The financial academic community has given this notion its imprimatur. This week, the Graham & Dodd prize (named for the academics who founded value investing) for the best 2013 article in the Financial Analysts Journal went to Yale’s Roger Ibbotson, one of the best-known finance researchers, for what may become a seminal article laying out why liquidity should join size, value and momentum.

Readers of a practical bent should not switch off - for decades, breakthroughs in academic finance have driven financial innovation in the real world, both for good and badHuge sums of money are managed based on the three factors already acknowledged. For good or ill, Mr Ibbotson’s article is likely to spur a boom in investing in illiquid stocks. So it is vital to understand his insight, and how it might be put into practice.

Lower turnover

Liquidity can be measured in many ways. The measure Mr Ibbotson and his colleagues chose was turnover – the proportion of a stock’s market capitalisation that changed hands on any given day

They then ranked 3,500 US stocks by their turnover and ranked them into four quartiles. This showed that the least liquid quartile, from 1972 to 2011, returned an average of 16.38 per cent, compared to 11.04 per cent for the most heavily traded stocks, and 14.46 per cent for the universe of stocks under control.

How much does this mean? In practice, this means that liquidity tends to overlap with “newsworthiness” or “popularity”. Stocks at the centre of attention like Google or Facebook are highly unlikely to show up as low-turnover stocks for many years to come. Stocks that are neglected and ignored will be relatively illiquid.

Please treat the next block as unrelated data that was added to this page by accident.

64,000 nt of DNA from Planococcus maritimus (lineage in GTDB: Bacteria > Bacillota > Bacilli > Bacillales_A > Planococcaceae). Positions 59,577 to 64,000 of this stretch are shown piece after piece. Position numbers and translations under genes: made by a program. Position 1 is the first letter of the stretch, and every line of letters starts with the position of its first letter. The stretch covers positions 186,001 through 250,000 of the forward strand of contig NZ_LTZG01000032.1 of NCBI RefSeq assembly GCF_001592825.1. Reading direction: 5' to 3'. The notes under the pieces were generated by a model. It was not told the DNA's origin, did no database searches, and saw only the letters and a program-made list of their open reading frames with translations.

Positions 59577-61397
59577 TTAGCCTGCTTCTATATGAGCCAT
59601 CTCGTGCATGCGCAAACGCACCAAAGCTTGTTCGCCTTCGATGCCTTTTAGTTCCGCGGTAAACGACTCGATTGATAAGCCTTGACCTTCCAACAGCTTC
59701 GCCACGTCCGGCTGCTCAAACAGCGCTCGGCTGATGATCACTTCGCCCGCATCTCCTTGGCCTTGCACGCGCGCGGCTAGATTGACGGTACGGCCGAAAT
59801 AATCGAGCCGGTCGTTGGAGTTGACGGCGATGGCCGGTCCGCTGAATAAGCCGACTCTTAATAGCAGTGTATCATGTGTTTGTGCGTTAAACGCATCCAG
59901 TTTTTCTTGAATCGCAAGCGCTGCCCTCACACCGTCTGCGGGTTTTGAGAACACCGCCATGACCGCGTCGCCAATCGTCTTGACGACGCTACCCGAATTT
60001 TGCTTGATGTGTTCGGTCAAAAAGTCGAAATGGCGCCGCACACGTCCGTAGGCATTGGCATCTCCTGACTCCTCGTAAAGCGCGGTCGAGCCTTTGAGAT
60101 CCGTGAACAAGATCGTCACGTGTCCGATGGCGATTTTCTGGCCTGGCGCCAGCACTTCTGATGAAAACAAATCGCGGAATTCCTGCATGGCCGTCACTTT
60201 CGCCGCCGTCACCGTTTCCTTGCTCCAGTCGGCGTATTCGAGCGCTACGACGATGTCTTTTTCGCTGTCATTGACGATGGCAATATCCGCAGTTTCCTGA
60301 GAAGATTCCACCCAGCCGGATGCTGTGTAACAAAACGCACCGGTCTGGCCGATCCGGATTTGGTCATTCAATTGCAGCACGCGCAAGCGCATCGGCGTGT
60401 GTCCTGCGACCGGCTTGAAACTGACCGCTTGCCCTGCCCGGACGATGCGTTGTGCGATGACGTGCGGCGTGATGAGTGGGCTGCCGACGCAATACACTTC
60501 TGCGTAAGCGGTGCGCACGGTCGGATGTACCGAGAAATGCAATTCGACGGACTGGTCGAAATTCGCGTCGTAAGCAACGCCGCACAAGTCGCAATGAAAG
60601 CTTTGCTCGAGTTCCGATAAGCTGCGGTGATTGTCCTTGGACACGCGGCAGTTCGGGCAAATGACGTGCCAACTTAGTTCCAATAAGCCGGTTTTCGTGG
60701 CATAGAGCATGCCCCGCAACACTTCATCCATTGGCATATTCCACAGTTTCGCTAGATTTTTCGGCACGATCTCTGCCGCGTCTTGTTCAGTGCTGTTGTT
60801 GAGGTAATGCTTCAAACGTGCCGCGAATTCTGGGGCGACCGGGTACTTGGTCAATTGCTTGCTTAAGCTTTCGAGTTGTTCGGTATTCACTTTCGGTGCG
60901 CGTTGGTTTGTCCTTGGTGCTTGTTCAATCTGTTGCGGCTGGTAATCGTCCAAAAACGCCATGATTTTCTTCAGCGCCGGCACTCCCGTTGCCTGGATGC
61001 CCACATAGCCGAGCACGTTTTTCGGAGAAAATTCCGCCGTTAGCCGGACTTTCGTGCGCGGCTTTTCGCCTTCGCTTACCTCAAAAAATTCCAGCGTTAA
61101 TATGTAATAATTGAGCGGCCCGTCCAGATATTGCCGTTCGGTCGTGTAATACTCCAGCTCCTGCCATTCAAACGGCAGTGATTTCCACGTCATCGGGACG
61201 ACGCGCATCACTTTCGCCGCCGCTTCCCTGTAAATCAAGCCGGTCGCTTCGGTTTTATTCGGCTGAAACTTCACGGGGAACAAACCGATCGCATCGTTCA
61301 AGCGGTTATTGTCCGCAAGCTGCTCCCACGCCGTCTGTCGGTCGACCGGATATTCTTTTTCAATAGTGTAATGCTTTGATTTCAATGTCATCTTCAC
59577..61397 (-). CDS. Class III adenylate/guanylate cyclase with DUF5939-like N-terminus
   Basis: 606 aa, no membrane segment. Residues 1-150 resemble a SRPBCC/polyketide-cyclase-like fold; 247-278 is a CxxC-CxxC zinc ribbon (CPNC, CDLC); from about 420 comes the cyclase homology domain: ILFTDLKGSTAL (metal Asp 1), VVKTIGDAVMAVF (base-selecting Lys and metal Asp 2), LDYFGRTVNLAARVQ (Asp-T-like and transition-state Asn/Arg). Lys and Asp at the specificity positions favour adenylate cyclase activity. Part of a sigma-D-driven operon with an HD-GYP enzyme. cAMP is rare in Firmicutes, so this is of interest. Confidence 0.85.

That sounds as though low-liquidity investing might just be value investing in a different guise. But Mr Ibbotson and his colleagues performed the same exercise of ranking and producing quartiles for all the other recognised styles. This found the liquidity style is indeed positively related to value. They do have overlaps. But the researchers examined the performance of illiquid stocks that could be explained by stocks’ cheapness – and found there was still significant outperformance by illiquid stocks that could not be explained that way, and which remained statistically significant.

Overall, it found the difference between high- and low-liquidity stocks was similar to the difference between highest and lowest stocks when ranked by the other styles. Low-liquidity stocks tend to stay illiquid, meaning there is no need to keep trading in and out of stocks over time. And over the full 1972-2011 period, illiquid stocks fared better than small stocks and high-momentum stocks.

Higher transaction costs

Why should this be so? The most logical answer would have to do with risk. We need to be compensated to take extra risk.

As illiquid stocks should be harder and more expensive to trade, it becomes harder for share prices to readjust smoothly, creating volatility. But in practice, the experience of the 2008 crisis was exactly the opposite.